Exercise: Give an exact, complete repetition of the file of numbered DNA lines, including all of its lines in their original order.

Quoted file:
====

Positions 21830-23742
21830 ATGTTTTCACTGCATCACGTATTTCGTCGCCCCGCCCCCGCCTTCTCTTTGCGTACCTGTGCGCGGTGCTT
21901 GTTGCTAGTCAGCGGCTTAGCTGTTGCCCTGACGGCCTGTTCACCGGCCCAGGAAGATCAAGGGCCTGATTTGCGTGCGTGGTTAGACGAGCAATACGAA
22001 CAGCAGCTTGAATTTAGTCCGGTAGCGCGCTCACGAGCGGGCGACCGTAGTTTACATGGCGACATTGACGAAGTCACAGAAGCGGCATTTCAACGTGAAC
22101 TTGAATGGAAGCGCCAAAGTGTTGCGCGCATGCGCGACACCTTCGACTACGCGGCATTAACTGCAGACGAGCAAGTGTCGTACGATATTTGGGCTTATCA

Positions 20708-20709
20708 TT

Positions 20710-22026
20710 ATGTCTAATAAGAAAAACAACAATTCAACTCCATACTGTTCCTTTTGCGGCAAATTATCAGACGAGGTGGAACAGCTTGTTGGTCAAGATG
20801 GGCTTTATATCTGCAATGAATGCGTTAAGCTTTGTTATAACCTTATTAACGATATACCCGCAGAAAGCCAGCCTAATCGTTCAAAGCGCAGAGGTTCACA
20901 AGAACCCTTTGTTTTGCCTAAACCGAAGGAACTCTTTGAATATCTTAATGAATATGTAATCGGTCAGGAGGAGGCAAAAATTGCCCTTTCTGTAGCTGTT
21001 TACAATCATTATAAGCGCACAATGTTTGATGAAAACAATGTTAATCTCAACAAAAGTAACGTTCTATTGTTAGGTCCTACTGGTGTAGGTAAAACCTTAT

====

Positions 21830-23742
21830 ATGTTTTCACTGCATCACGTATTTCGTCGCCCCGCCCCCGCCTTCTCTTTGCGTACCTGTGCGCGGTGCTT
21901 GTTGCTAGTCAGCGGCTTAGCTGTTGCCCTGACGGCCTGTTCACCGGCCCAGGAAGATCAAGGGCCTGATTTGCGTGCGTGGTTAGACGAGCAATACGAA
22001 CAGCAGCTTGAATTTAGTCCGGTAGCGCGCTCACGAGCGGGCGACCGTAGTTTACATGGCGACATTGACGAAGTCACAGAAGCGGCATTTCAACGTGAAC
22101 TTGAATGGAAGCGCCAAAGTGTTGCGCGCATGCGCGACACCTTCGACTACGCGGCATTAACTGCAGACGAGCAAGTGTCGTACGATATTTGGGCTTATCA

Positions 20708-20709
20708 TT

Positions 20710-22026
20710 ATGTCTAATAAGAAAAACAACAATTCAACTCCATACTGTTCCTTTTGCGGCAAATTATCAGACGAGGTGGAACAGCTTGTTGGTCAAGATG
20801 GGCTTTATATCTGCAATGAATGCGTTAAGCTTTGTTATAACCTTATTAACGATATACCCGCAGAAAGCCAGCCTAATCGTTCAAAGCGCAGAGGTTCACA
20901 AGAACCCTTTGTTTTGCCTAAACCGAAGGAACTCTTTGAATATCTTAATGAATATGTAATCGGTCAGGAGGAGGCAAAAATTGCCCTTTCTGTAGCTGTT
21001 TACAATCATTATAAGCGCACAATGTTTGATGAAAACAATGTTAATCTCAACAAAAGTAACGTTCTATTGTTAGGTCCTACTGGTGTAGGTAAAACCTTAT